Ivy plants are to be placed about each building of the University, with the exception of the College of Applied Science, which already has ivy vines. The plants are to be set out in a scientific manner and will be properly cared for, a fund having been provided for that purpose by the Class of 1915.
An ivy committee was appointed to take charge of the arrangements but it has been dismissed and the memorial committee will look after the matter.
Among the faculty papers the SU Archives holds is the Giuseppe M. Ferrero di Roccaferrera Papers. Di Roccaferrera (1912-1999) was professor in the University's Quantitative Methods Department for over a decade. An avid painter and man of aristocratic blood, di Roccaferrera brought far more to the University than just management skills. His papers are a fascinating conglomeration of family history, fine art, and professional writings.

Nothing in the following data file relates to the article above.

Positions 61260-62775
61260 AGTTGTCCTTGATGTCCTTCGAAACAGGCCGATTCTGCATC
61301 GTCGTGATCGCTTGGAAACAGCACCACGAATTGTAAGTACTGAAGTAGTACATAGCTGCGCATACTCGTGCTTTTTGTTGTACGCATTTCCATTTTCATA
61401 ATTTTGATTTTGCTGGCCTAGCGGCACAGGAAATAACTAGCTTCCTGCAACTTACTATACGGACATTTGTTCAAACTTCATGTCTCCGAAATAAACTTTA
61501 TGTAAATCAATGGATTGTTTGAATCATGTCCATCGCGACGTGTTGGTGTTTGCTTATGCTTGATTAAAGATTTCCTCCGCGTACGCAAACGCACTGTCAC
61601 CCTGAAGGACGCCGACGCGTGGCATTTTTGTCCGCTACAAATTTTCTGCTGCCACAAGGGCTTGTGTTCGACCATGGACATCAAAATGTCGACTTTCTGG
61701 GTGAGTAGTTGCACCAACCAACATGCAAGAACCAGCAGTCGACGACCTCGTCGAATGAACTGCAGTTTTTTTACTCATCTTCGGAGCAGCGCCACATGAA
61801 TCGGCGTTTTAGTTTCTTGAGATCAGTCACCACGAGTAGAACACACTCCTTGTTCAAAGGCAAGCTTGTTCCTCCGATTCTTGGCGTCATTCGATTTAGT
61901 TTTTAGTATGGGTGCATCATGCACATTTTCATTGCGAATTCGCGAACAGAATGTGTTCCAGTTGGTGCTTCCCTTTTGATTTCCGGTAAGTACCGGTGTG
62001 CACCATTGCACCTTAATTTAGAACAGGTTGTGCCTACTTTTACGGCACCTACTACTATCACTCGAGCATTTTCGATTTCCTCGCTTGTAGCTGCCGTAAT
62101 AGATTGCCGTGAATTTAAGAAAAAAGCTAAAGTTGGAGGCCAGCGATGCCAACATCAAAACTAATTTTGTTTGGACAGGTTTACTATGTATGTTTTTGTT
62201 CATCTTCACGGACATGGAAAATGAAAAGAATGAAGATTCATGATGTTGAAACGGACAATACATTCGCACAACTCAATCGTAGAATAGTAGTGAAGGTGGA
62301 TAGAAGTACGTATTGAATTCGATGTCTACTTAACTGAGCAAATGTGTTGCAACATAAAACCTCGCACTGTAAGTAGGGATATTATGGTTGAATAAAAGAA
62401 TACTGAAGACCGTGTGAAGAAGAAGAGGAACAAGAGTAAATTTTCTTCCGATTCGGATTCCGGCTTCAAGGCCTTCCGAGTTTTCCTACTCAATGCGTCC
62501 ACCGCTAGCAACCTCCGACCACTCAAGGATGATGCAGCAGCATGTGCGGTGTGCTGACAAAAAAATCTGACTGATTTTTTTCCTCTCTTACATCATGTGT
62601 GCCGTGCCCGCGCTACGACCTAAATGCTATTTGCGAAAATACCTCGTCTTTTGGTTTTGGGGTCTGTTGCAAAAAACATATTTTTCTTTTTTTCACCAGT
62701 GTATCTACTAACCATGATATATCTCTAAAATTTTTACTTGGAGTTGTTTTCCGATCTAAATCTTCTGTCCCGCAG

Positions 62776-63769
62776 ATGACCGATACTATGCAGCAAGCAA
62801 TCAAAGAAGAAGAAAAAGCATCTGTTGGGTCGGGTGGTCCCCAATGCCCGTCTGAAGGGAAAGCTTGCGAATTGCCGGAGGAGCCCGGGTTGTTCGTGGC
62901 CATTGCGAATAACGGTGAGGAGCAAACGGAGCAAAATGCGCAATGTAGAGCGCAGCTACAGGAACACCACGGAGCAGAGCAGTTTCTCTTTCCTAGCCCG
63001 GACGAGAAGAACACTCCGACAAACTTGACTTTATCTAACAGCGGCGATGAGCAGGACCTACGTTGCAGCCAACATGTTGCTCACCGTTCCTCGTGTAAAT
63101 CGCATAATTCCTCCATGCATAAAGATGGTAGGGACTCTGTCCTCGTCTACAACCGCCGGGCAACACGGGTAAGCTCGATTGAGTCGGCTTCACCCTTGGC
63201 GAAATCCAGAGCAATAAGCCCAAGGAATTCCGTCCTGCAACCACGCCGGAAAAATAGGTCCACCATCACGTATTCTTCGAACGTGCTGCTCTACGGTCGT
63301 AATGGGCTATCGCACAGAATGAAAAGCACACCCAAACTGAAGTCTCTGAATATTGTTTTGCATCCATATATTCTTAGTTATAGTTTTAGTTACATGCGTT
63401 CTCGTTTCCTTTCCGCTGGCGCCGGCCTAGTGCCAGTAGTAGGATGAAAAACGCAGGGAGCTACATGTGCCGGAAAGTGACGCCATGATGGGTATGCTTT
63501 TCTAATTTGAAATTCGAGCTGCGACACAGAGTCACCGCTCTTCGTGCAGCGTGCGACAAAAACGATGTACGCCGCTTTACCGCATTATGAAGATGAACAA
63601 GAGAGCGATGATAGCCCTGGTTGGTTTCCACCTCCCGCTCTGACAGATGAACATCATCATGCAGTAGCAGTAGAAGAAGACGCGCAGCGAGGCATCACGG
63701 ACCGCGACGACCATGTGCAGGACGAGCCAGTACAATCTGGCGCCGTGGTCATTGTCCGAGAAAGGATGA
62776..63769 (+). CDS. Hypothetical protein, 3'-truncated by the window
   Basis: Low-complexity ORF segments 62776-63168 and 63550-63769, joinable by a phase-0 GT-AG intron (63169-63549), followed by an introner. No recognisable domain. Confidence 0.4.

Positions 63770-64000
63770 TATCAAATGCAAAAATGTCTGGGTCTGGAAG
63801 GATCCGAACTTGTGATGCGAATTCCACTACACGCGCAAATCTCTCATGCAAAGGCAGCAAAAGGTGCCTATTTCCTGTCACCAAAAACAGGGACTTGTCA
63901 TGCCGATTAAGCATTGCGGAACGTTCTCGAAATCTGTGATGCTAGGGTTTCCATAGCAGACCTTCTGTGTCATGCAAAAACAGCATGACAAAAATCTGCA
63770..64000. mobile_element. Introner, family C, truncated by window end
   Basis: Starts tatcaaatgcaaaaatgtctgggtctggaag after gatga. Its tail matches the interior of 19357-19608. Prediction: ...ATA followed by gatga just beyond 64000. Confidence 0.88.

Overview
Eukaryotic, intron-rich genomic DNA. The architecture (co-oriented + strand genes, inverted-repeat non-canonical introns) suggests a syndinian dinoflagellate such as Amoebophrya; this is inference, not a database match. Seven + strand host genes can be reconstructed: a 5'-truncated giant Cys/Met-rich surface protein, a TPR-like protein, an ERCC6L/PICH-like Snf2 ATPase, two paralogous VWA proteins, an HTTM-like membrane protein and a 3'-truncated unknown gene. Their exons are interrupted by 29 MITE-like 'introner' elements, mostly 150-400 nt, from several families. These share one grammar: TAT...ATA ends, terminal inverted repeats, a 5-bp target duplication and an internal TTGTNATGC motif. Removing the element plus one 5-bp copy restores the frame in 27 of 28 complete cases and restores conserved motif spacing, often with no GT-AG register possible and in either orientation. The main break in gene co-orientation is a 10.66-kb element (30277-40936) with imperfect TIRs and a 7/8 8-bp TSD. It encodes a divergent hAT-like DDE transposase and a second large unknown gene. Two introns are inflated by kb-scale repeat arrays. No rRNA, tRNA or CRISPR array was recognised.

Di Roccaferrera was born in Turin. He began his service in the Italian artillery while working on his Ph.D. but was honorably discharged in 1939, prompting him to complete his degree at the University of Turin. In 1943, while teaching in Turin, his classroom was raided by German soldiers in search of "volunteers" for their work camps. Refusal from all faculty involved caused a brief stand-off. After escaping into the mountains, he fled to France, where he was briefly a part of the Free French resistance group. In 1958, he made his way to the United States.
After arriving stateside, he taught at several universities before joining the faculty here in 1965. This same year he gained U.S. citizenship and gave up his aristocratic title as a count. At Syracuse di Roccaferrera taught a wide range of topics, from management science to operations research. He was also an avid painter and musician. His still-life paintings of rare instruments in the 17th-century Dutch master style were exhibited widely, including at the Everson Museum in Syracuse. Di Roccaferrera retired in 1977.